Editor’s Note: John Philp is a Brooklyn-based journalist and filmmaker. With Matthew Carnahan, he co-wrote and directed the 2003 documentary Rudyland. The opinions expressed in this commentary are solely his own. View more opinion articles on CNN.
Joe Biden’s presidential campaign recently asked TV networks to stop booking Rudy Giuliani as a guest. Good luck with that.
The Rudy Show is a hot ticket. It’s a mesmerizing, wild-eyed performance that invites an inevitable question: What happened to Rudy? The truth is, nothing happened. The Rudy we see today, with his showstopping mix of conviction and incoherence, is the same Rudy we’ve always had. The only thing new is his predicament.
House Democrats have subpoenaed Giuliani, President Trump’s personal lawyer, for documents related to Giuliani’s interactions with Ukrainian officials. It’s the latest wave in a widening political gyre of the President’s own making. It began, in part, according to a reconstructed transcript of the call, when Trump urged Ukrainian president Volodymyr Zelensky to work with Giuliani, “a highly respected man,” on investigating alleged wrongdoing between Joe Biden’s son Hunter and a Ukrainian oil company. There is no evidence of wrongdoing by either Joe or Hunter Biden.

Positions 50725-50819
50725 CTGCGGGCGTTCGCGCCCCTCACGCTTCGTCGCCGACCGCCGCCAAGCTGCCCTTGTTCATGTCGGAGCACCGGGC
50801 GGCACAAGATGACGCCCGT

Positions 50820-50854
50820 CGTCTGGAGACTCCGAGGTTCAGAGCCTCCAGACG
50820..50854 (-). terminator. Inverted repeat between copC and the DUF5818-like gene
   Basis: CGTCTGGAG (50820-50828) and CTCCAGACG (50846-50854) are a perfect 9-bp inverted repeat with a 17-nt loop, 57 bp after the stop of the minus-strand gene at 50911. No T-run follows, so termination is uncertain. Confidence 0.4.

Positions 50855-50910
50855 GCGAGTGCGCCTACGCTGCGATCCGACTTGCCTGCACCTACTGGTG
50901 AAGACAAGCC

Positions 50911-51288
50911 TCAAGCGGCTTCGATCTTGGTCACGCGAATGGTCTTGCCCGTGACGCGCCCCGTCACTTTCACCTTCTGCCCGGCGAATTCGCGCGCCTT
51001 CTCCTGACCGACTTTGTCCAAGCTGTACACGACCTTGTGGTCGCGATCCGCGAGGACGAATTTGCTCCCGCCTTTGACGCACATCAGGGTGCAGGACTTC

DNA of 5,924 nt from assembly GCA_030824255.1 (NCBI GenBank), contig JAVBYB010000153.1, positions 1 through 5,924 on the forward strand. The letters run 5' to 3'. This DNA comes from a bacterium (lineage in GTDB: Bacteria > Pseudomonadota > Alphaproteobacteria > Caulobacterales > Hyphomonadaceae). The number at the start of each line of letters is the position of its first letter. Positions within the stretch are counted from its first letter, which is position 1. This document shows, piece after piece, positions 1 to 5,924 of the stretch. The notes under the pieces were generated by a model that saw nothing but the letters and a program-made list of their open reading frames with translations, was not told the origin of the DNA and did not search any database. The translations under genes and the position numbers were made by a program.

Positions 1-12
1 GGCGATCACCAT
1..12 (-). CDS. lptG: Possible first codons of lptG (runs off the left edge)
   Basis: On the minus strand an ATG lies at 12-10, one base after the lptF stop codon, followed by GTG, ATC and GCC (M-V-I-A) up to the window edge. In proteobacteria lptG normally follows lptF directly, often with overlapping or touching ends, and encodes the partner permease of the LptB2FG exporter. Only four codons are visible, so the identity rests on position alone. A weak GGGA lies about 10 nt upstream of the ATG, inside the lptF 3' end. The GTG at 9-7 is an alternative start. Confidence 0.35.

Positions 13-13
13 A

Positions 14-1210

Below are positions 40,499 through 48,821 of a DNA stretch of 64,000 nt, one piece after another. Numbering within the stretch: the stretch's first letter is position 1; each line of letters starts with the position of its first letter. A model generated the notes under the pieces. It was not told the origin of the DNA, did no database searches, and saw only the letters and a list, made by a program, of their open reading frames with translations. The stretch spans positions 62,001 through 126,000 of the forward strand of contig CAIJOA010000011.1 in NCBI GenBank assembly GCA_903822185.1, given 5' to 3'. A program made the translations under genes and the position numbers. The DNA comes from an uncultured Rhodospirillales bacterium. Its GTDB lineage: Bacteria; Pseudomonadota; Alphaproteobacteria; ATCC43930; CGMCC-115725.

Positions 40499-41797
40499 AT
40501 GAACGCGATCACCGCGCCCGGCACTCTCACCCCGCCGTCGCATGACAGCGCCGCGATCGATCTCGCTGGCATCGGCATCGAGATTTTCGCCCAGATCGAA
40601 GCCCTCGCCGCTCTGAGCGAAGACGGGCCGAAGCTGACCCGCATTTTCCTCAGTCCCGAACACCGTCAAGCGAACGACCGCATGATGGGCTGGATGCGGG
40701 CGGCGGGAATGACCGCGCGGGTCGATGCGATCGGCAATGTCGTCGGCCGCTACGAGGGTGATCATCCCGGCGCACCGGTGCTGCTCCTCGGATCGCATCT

The eventual fallout from all this will be some version of historic. Until then it’s just plain fascinating.
There was Giuliani’s pinballing interview with CNN’s Chris Cuomo, in which he denied he’d done Trump’s bidding before claiming that of course he had.
There was the spectacle of Trump and Giuliani implicating others in the scheme. Trump suggested that reporters should ask for transcripts of Vice President Mike Pence’s call with Ukrainian leaders. Not to be outdone, Giuliani implicated a State Department official, Kurt Volker, by helpfully showing text exchanges between the two men. (Finding himself under a bus, Volker resigned the next day.)
Then Giuliani hit the Sunday shows, in a carousel of contradictions, as he doubled down on his debunked conspiracy theories.
Giuliani’s antics, while striking most decent people as utterly insane, will feel sadly familiar to anybody who’s watched his career closely. Giuliani, an opera buff, has made his time on the public stage an endless aria of political pettiness, braying self-aggrandizement and ethical and personal turmoil. Only the settings change.